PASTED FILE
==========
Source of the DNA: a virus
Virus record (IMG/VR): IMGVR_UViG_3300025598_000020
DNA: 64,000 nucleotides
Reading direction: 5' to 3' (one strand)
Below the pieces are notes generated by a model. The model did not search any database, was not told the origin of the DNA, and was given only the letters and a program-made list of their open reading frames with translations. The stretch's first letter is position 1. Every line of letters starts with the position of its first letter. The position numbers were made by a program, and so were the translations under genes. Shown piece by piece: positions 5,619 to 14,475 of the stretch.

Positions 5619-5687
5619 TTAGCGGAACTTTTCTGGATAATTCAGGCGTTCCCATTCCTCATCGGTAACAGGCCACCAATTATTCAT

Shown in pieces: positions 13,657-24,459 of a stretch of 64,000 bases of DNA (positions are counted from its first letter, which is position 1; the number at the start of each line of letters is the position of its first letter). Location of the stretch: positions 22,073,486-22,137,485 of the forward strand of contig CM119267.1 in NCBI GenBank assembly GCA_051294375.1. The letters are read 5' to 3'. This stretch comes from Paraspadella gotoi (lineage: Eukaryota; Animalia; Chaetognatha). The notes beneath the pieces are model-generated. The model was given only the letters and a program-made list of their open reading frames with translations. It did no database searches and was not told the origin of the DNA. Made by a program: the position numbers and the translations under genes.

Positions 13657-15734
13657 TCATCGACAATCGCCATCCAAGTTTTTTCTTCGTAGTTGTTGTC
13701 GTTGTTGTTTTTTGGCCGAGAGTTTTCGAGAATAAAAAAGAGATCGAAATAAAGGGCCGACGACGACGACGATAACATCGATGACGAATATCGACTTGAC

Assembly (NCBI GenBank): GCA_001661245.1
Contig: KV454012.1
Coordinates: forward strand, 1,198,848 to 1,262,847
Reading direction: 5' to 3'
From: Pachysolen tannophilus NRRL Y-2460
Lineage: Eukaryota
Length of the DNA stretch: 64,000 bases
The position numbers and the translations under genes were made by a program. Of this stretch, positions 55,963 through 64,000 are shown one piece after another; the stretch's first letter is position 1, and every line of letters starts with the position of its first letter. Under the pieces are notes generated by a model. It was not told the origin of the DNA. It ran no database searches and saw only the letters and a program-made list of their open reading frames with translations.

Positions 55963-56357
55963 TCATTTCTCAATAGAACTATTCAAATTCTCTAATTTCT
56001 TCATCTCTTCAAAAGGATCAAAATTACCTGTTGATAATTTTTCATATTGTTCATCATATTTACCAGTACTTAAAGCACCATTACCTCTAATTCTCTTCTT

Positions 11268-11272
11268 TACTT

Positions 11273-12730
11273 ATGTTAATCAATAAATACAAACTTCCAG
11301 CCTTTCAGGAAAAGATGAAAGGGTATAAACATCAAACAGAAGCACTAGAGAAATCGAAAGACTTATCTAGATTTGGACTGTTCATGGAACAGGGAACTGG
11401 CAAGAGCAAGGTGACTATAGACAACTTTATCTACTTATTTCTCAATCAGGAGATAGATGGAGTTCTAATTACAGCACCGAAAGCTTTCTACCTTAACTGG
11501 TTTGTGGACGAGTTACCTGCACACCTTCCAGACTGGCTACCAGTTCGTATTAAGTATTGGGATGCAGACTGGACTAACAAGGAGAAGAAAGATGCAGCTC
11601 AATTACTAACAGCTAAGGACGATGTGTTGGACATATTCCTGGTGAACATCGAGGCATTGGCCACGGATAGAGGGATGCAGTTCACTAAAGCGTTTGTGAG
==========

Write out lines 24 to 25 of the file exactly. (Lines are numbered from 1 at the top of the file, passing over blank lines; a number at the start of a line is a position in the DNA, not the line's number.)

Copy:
11268 TACTT

Positions 11273-12730